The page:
“There was a new virus that was killing gay men. Jesus Christ, it could be all over the place by now. God only knew how many people were going to die.”

– Randy Shilts (And The Band Played On: Politics, People, and the AIDS Epidemic)

Gay activist David Kirby on his deathbed at his family home in Ohio. Having recently reconciled with his family, Kirby is held by his father, Bill. (Photo by
Therese Frare, courtesy of Time Magazine)

The history of the AIDS Crisis is not an easy history to trace by any means, mainly due to the fact that the epidemic is fragmented in its origins; it is simply not feasible to identify a single individual or even a single community as the sole cause of the global epidemic that has killed more than 35 million over the course of nearly forty years. In researching the origins of the AIDS epidemic, one must ask themselves, “Does a virus’ origin matter more than the forces that lead said virus to reach epidemic levels?” Do we trace the history of the AIDS Crisis from the Belgian-Congolese city of Léopoldville (now Kinshasa), the city that saw then-unknown AIDS emerge at the turn of the 20th century, more than six decades before AIDS would first emerge in the western medical world?1Victoria A. Harden, AIDS at 30: A History (Washington, D.C.: Potomac, 2012), 6. Or is it perhaps more reasonable to look to Gaëtan Dugas, the French-Canadian flight attendant who was long thought to be North America’s “patient zero,” the man who may have spread the virus to hundreds of unwitting men before he himself died of AIDS in 1984? 2Randy Shilts, And The Band Played On: Politics, People and the AIDS Epidemic (Harmondsworth: Penguin Books, 1988), 21-22. These two examples —one a story of a colonial African metropolis and one a story of a handsome gay Canadian man— illustrate the split nature of the origin story of the AIDS Crisis as we know it today, an epidemic that has ravaged minority groups domestically and globally.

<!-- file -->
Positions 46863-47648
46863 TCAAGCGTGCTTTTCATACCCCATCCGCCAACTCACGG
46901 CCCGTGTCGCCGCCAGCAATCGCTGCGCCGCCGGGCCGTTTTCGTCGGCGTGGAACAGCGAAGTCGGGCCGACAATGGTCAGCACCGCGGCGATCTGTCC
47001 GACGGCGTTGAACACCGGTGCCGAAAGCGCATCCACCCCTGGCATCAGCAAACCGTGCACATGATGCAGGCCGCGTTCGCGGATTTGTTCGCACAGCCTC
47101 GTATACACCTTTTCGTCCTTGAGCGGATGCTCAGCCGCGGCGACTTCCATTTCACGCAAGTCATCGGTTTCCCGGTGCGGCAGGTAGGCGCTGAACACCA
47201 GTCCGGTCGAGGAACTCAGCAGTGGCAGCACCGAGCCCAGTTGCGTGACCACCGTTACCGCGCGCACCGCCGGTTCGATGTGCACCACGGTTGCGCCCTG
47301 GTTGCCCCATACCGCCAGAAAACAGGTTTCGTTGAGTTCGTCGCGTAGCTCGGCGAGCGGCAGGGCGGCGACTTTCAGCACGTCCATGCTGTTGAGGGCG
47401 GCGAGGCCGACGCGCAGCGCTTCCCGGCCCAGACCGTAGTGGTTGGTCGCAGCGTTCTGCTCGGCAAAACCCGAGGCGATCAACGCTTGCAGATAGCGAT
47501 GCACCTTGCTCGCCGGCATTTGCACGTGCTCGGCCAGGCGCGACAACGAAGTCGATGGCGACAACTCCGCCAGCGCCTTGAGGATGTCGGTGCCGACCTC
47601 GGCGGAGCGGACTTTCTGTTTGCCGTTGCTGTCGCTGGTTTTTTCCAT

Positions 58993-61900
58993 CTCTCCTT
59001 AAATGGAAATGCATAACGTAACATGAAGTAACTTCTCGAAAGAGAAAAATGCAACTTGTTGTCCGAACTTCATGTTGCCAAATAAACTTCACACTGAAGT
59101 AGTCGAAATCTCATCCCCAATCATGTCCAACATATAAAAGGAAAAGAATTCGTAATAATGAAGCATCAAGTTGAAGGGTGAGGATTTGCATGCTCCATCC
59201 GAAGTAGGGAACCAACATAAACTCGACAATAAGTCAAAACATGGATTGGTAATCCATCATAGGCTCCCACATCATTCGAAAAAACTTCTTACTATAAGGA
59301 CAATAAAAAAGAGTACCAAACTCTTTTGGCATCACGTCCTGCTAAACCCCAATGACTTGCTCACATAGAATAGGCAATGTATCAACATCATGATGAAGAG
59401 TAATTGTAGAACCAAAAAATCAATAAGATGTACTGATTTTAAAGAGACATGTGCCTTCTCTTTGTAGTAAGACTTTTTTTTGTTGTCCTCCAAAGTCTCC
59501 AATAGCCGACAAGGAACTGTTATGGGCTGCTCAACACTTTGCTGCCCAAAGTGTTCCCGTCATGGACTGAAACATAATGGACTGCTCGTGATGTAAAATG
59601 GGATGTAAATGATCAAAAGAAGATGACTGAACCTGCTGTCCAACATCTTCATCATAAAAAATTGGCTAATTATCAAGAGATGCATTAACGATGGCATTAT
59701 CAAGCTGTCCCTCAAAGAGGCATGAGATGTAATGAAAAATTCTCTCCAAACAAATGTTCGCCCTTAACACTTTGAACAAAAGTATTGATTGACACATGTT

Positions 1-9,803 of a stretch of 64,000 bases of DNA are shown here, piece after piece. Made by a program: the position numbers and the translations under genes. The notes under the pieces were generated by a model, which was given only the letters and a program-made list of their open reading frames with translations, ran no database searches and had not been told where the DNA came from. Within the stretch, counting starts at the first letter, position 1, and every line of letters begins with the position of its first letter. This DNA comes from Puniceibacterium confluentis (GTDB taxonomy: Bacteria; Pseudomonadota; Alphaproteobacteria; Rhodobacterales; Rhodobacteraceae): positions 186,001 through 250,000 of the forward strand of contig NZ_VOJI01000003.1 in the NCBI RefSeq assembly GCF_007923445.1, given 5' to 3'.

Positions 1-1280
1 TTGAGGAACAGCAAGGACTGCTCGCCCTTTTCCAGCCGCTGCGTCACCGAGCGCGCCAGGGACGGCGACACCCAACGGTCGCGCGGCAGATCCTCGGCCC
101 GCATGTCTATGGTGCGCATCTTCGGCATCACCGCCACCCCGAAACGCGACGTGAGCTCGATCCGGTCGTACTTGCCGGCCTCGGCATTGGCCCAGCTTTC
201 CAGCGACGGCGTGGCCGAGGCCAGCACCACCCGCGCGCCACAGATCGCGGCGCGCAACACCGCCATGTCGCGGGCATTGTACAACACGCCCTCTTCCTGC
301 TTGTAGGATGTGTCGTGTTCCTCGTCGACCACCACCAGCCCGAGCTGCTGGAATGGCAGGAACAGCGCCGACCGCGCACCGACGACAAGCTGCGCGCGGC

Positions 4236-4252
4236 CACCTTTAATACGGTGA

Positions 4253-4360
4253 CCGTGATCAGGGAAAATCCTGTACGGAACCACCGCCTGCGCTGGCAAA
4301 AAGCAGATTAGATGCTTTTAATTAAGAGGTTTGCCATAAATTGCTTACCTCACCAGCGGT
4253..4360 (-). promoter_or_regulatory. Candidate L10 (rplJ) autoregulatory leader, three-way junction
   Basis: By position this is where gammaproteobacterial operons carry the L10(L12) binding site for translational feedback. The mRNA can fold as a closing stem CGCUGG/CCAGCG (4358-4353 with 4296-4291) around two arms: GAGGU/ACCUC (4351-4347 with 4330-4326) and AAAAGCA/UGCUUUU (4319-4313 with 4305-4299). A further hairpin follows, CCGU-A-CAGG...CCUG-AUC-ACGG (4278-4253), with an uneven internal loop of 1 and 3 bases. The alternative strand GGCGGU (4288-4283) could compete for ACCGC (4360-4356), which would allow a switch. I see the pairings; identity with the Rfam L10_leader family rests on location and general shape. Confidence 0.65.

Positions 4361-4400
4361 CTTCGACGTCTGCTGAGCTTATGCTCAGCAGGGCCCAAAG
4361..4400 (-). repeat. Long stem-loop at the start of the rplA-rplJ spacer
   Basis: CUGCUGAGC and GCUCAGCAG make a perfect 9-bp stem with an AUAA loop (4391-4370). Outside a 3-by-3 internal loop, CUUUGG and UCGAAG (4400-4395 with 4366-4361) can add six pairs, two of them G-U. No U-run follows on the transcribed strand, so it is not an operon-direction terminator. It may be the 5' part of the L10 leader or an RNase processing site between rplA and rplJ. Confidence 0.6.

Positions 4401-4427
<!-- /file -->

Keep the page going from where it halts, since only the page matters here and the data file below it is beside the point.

While it is not possible to calculate what exact sources lead AIDS to ravage minority communities across the United States and the world as a whole, it is possible to understand the impact of said forces and the impact of the AIDS Crisis as a whole. The reports on the emergence of strange symptoms in sexually active gay men started in the summer of 1981 as the CDC published reports on a group of five gay men who contracted Pneumocystis pneumonia, a rare, opportunistic lung infection. 3M. S. Gottlieb, “Pneumocystis Pneumonia — Los Angeles,” Morbidity and Morality Report 30, no. 21 (June 5, 1981): , accessed February 19, 2018, https://www.cdc.gov/mmwr/preview/mmwrhtml/june_5.htm. The editor of the CDC’s Morbidity and Mortality Weekly Report claimed that this strange outbreak… “suggest[ed] an association between some aspect of a homosexual lifestyle or disease acquired through sexual contact and Pneumocystis pneumonia in this population.”4Ibid The medical world was shaken. Young gay men, members of a population that prided and continues today to pride itself today on physical appearance and health, withered away in hospital beds in San Francisco and New York, losing weight and contracting rare opportunistic parasites and viruses.5Lawrence K. Altman, “RARE CANCER SEEN IN 41 HOMOSEXUALS,” The New York Times, July 3, 1981. Cancers like Kaposi’s Sarcoma, a disease that had previously only been linked to older men of Ashkenazi Jewish and Mediterranean descent, grew with worrying speed in the LGBTQ+ community, scarring the immunodeficient with deep purple, bruise-like lesions. 6 Ibid By the end of 1981, 121 gay men had died. 7“The AIDS Epidemic: 1981-1987,” The New York Times, 1999, , accessed February 19, 2018, https://partners.nytimes.com/library/national/science/aids/timeline80-87.html. That number grew to 447 deaths in 1982 and grew still to a staggering 1,476 deaths in 1983. 8 Ibid